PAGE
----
The Americanization of the Holocaust continues apace. The museum-goers are educated about the Holocaust in America’s capital.  The museum carries the implicit – and sometimes explicit – sense that America saved Jews from annihilation.  If it didn’t then, it should have and would today, another tip of the hat to Israel as a beacon of light besieged by those who would do it harm. 

The museum’s corollary message is important.The Holocaust could only have happened in Europe because, in America, our protected freedoms and history of tolerance, prohibits events such as these.  The museum doesn’t get into the messy historical details of the history of Native Americans and African slaves.  The story line of American innocence, now buoyed by the Holocaust, remains.

I doubt the disturbing questions that follow won’t be touched during the 20th anniversary of the museum.  Does the Holocaust narrative now function as a prime inoculator against trenchant criticism of American history and foreign policy? Does the Holocaust narrative, and thus the museum itself, bear some responsibility for American military intervention in Iraq and Afghanistan as well as the sanctions against and preparations for the bombing of Iran?

These questions bear on the Holocaust brand, Miles promotes.  Is she promoting the historic suffering of European Jews and America’s global reach?   The same can be said about promoting Israeli power.  I assume that the great majority of visitors to the museum leave with a sense that the Jews of Israel, like the Jews of Europe, are besieged.

Strange that out of the Holocaust of unimaginable suffering we are left with a museum and a brand.  Like every other brand, the content of the Holocaust brand has to evolve to remain relevant.  Though the brand keeps the same name – the name ‘Holocaust’ is a huge part of the brand – every rebranding campaign emphasizes aspects of the brand that appeal to the next generation.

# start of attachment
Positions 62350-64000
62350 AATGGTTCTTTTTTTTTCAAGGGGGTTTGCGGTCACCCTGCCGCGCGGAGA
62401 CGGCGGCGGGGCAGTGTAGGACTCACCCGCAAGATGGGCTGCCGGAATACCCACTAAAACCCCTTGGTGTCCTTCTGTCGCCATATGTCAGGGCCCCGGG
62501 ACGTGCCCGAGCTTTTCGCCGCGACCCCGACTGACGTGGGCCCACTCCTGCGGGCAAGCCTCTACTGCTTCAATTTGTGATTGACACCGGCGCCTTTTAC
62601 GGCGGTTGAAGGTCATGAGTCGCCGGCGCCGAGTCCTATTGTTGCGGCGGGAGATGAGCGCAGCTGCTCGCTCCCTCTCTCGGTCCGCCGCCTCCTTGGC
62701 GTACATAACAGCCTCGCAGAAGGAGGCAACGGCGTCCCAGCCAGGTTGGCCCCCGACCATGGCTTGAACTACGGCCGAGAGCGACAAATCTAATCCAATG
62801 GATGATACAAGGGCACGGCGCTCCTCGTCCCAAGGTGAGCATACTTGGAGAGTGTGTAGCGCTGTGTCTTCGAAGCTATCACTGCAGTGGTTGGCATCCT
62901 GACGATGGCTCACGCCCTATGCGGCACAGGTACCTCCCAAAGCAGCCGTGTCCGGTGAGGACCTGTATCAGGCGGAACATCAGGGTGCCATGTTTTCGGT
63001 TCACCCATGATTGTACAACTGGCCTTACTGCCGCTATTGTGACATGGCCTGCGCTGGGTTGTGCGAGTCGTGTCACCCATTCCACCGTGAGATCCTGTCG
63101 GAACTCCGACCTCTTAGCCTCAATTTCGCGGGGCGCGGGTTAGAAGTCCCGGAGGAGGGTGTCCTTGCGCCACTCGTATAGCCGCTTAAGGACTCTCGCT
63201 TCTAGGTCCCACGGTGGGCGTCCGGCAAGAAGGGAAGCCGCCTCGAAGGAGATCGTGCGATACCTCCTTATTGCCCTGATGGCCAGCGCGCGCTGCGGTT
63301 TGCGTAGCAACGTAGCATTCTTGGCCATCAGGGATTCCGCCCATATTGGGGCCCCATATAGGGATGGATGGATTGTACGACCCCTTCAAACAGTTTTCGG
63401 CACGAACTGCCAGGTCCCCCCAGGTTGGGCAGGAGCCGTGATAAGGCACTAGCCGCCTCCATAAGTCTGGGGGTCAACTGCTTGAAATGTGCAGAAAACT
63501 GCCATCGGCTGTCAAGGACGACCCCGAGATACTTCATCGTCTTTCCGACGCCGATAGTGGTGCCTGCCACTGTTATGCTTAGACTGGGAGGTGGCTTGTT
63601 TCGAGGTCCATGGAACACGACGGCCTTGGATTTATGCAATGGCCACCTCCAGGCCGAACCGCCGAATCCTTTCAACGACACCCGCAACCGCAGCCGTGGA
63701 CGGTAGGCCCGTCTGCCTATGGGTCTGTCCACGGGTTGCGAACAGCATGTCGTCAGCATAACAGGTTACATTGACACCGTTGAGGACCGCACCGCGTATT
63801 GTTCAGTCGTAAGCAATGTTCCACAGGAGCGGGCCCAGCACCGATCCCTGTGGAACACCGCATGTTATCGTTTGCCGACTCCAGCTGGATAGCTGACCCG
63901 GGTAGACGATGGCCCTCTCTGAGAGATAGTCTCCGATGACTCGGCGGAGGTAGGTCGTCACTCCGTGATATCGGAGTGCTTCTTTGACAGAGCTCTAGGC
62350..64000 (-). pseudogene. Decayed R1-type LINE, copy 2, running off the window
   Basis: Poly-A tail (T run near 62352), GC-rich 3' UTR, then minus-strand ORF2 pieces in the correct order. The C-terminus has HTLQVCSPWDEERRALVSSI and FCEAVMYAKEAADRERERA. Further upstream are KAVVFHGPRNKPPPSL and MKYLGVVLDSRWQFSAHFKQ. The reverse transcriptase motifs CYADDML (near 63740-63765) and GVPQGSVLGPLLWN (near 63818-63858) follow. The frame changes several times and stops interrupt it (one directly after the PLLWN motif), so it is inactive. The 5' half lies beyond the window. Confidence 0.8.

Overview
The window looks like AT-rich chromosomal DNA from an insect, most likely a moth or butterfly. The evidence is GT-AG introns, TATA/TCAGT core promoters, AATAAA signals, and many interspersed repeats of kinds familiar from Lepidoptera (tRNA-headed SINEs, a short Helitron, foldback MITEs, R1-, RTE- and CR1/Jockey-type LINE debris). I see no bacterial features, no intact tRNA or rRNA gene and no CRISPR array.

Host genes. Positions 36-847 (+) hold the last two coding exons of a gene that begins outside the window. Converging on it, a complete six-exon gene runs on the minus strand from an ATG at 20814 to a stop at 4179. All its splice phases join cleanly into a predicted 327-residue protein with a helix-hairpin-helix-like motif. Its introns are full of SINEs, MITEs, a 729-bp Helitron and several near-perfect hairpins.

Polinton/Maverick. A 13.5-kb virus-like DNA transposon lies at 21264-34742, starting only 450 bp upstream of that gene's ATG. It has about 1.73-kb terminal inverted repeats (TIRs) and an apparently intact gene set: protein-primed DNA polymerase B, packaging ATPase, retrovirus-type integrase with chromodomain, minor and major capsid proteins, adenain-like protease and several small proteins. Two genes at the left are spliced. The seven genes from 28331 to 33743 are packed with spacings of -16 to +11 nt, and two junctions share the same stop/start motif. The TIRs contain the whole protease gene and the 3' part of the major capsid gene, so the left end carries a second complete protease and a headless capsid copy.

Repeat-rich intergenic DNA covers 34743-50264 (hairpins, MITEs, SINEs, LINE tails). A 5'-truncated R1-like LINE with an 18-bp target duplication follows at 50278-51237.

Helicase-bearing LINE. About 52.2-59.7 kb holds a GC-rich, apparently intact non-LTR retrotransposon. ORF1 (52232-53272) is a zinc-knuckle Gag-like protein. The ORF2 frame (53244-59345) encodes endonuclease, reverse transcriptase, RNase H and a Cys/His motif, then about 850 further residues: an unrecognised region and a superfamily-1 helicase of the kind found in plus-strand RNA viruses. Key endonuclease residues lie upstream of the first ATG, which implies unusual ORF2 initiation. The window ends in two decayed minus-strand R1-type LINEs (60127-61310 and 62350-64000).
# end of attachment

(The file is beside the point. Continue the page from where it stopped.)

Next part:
Like Israel’s short and unsuccessful attempt to rebrand itself, however, sometimes historical reality gets in the way. From the beginning, rebranding Israel was mired in controversy.  Palestine intruded quite quickly.  Brand Israel hasn’t recovered.

The Holocaust – and its brand – is fading.  Time has taken its toll.  So have Israeli policies toward Palestinians.

As it turns out, it may be easier to build a real wall around real Palestinians in Jerusalem and the West Bank than it is to build a virtual wall around a Holocaust narrative on the defensive.

Of course, both walls will fall eventually.

Increasingly the Apartheid Wall and the Holocaust Wall are one and the same.  No daylight between them.  When they fall, they’ll fall together.  Then what?

Marc H. Ellis
About Marc H. Ellis

Marc H. Ellis is Professor of History and Jewish Studies and Director of the Center for the Study of the Global Prophetic. His latest book is Finding Our Voice: Embodying the Prophetic and Other Misadventures.

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  1. seafoid
    seafoid on December 20, 2012, 1:05 pm

    Palestinians: last victims of the Holocaust
    by Lillian Rosengarten